“I beg your pardon, sir,” said she, “but it seems very strange to me that you ask my name and age; seeing you know very well what my name is, and that I am just of the age of your oldest son. What you do want to know of me, and need to know, I will tell freely without circumlocution:—Since my father’s second marriage, my situation in his house has not been of the most enviable sort. Oftener than once I have had it in my power to make a suitable marriage, had not my stepmother, dreading the expense of my portion, taken care to thwart all such proposals. At length I grew acquainted with the young Melina; I felt constrained to love him; and as both of us foresaw the obstacles that stood in the way of our regular union, we determined to go forth together, and seek in the wide world the happiness which was denied us at home. I took nothing with me that was not my own; we did not run away like thieves and robbers, and my lover does not merit to be hauled about in this way with chains and handcuffs. The Prince is just, and will not sanction such severity. If we are liable to punishment, it is not punishment of this kind.”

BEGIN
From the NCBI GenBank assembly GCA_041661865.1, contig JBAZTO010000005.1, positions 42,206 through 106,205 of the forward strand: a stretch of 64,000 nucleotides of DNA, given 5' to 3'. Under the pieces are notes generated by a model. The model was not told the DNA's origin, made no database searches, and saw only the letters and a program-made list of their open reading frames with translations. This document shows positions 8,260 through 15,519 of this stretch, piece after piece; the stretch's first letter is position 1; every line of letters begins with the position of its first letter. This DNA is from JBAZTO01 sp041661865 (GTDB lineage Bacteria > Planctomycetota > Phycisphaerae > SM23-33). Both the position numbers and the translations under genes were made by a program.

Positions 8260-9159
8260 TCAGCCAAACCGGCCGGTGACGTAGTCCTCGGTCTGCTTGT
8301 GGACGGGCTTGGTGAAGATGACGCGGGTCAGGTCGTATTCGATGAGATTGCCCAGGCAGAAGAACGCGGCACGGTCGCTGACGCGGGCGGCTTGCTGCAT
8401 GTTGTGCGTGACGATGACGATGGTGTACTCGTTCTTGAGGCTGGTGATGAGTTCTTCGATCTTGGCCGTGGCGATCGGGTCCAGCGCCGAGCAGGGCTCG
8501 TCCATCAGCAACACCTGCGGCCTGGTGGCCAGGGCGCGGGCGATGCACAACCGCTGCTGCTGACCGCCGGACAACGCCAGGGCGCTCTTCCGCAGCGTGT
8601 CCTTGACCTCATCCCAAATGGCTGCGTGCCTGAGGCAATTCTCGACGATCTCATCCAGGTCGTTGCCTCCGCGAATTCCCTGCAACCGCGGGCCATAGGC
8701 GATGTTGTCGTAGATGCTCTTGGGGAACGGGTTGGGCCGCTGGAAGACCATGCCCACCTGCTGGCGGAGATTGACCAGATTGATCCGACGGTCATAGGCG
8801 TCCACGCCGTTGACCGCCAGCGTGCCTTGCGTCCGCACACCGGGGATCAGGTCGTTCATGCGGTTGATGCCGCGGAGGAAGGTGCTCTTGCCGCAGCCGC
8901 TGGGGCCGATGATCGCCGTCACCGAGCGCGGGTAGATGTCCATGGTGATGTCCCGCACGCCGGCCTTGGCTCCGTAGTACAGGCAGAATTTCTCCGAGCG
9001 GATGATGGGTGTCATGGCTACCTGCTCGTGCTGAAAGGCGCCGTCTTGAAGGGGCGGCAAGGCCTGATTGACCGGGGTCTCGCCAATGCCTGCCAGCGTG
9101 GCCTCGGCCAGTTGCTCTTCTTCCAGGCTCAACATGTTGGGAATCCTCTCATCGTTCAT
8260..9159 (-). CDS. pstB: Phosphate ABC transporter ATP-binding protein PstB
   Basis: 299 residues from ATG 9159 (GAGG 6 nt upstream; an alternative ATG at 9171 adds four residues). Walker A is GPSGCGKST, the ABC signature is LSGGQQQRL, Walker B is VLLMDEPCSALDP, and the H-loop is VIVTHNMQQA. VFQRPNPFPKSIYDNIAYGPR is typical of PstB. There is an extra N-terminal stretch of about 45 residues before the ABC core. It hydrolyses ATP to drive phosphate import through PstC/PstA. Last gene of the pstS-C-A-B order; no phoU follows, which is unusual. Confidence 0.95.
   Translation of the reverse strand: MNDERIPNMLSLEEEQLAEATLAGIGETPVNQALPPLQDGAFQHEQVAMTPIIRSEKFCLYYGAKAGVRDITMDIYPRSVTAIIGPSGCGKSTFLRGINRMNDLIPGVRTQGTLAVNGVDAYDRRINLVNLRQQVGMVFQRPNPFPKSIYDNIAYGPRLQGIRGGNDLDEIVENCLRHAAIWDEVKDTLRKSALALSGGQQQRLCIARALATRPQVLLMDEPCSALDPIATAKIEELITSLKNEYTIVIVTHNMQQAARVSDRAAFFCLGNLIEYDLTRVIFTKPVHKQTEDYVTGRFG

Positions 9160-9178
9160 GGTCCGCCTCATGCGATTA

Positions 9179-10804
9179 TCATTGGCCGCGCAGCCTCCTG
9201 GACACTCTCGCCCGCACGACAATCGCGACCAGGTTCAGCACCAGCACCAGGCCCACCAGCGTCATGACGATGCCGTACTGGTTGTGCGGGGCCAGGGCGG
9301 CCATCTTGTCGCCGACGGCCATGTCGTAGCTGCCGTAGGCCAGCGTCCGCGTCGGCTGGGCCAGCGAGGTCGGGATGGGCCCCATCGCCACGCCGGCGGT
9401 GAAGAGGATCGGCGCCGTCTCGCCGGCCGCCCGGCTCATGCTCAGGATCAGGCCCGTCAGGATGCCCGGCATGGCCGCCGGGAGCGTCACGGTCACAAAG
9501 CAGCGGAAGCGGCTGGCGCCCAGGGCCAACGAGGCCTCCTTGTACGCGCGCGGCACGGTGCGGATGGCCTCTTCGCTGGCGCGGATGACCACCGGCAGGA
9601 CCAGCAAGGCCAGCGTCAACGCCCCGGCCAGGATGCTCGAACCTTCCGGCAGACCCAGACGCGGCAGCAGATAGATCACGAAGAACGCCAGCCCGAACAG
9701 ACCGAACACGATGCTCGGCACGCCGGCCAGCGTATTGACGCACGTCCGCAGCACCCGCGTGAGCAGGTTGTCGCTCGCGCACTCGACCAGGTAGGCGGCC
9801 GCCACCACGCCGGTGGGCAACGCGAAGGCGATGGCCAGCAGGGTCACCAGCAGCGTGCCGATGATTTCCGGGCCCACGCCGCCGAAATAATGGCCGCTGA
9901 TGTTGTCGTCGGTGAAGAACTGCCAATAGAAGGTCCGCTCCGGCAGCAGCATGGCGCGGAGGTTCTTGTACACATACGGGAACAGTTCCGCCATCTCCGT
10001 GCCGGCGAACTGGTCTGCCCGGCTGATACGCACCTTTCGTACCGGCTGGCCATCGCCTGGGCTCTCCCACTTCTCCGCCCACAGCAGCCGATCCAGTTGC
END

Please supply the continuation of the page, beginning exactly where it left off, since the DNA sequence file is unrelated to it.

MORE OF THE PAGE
The old Amtmann hereupon fell into double and treble confusion. Sounds of the most gracious eulogies were already humming through his brain; and the girl’s voluble speech had entirely confounded the plan of his protocol. The mischief increased, when to repeated official questions she refused giving any answer, but constantly referred to what she had already said.

“I am no criminal,” she said. “They have brought me hither on bundles of straw to put me to shame; but there is a higher court that will bring us back to honour.”